Entrepreneur as Leader
Entrepreneurs often take the leadership positions in their own companies, but does this make them a leader? Being a great entrepreneur doesn't necessarily mean that someone will be a great leader but the entrepreneur must take the leadership role seriously to ensure business continuity.
This will require not just the passion and dedication that makes an individual successful as an entrepreneur but it also requires developing a leadership mindset to help build relationships and accomplish results through others.
Hiring will probably be one of your most important roles and the individuals you hire will look to to you as leader for guidance and direction. As a result, you may need to shift your thinking from that mindset that made you successful as an entrepreneur in the first place. This is difficult but the business required you to have an entrepreneurial mindset, your employees will be looking for a leader.
It is important for you to develop a leadership mindset to help you navigate the challenges you will face in your role as leader. Thankfully, there are resources available to help you do that, seek them out and use them.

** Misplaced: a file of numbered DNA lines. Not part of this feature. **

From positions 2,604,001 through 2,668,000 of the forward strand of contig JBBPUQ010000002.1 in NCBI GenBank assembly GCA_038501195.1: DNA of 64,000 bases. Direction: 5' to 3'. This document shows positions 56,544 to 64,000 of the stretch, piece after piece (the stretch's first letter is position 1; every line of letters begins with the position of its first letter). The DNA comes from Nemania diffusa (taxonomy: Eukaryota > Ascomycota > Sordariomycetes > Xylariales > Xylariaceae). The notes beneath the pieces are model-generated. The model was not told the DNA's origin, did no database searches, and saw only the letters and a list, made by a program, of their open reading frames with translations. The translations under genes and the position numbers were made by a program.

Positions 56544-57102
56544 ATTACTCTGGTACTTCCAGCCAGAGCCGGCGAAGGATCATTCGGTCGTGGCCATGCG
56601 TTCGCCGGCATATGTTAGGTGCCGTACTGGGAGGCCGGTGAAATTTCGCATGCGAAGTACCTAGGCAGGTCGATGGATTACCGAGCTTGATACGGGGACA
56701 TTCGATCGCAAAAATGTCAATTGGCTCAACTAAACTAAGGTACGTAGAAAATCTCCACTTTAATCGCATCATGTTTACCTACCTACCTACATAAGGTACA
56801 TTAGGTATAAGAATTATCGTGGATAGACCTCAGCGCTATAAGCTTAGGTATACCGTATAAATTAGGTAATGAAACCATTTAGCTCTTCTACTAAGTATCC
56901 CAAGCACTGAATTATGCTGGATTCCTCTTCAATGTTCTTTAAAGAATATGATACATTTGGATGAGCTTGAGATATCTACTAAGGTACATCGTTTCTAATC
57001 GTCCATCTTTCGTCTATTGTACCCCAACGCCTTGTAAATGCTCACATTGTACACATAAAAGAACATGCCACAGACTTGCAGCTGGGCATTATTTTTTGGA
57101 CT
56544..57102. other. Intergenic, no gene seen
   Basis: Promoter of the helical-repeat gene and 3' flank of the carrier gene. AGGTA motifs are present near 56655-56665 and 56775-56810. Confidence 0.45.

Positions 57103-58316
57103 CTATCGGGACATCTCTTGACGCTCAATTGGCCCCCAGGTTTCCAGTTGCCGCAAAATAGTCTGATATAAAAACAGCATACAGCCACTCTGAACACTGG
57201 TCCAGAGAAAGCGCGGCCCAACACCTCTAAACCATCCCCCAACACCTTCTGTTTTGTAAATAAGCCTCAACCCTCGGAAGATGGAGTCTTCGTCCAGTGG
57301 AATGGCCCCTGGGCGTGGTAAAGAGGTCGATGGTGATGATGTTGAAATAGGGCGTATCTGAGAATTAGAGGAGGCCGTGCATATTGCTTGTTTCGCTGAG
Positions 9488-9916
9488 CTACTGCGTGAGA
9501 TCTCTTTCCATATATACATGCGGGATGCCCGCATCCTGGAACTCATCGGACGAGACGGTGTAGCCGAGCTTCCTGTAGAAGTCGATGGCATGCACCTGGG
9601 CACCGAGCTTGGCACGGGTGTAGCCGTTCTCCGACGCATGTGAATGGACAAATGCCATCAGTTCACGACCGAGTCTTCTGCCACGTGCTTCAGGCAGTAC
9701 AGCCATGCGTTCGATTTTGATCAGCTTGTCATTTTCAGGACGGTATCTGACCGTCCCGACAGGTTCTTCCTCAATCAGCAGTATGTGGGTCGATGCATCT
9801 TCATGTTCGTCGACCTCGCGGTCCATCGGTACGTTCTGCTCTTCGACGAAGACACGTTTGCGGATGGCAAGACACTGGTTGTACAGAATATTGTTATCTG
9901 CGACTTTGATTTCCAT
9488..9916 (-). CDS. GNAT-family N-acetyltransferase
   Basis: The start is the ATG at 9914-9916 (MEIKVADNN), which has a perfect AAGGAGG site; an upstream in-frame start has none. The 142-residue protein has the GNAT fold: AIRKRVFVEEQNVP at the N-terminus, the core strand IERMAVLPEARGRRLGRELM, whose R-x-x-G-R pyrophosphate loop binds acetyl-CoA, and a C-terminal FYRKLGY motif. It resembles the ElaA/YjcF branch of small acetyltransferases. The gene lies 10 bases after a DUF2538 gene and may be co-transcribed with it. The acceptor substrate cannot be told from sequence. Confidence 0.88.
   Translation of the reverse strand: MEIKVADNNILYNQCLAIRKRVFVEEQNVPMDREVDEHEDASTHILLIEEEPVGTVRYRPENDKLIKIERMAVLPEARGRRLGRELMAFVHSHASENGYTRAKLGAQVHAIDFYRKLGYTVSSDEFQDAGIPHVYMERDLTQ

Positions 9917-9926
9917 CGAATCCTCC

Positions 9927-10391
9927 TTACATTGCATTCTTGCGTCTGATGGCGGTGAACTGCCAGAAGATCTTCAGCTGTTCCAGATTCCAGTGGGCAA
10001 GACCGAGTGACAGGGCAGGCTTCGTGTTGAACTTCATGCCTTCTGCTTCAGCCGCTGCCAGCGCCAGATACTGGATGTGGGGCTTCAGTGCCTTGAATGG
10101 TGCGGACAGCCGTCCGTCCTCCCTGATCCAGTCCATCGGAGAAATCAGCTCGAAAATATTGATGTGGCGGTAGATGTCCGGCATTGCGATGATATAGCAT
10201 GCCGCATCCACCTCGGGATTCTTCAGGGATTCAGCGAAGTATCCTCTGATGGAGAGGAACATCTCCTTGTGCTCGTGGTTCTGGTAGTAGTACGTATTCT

The Fearless Leader
Everyone feels fear at some time or another. Successful small business leaders will feel fear but they will not allow those fears to paralyze them. Instead, they find ways to move forward despite those fears. The trick is to "know thy fears".
Fearless leaders know they have fears, they know what they are and work hard to shift the thinking that strengthens or supports them. Fearful leaders on the other hand allow those fear to take root and take control over their lives.
So don't be insecure to share your fears, be open and honest with yourself about your fears and be open and honest with others. Discussing your fears will only help to diminish the power and control they have over you and over your life.
Remember that it is natural to feel fear but if you learn to recognize your fears and be honest about them this will allow you to control your thoughts and reactions and have some level of control over your fears and over your results.
A new study by the US Small Business Administration Office of Advocacy highlights the contribution of women-owned businesses to the US economy. Key findings from the study include:
In 2012, women owned approximately 9.9 million businesses which generated approximately $1.4 trillion in sales and employed 8.4 million workers. Another 2.5 million businesses were equally owned by male and female accounting for an additional $1.1 trillion in sales and over 6 million jobs.
As majority and joint business owners, women generated $453 billion in payroll and had 14.9 million workers through 12.3 million businesses. Read the full report here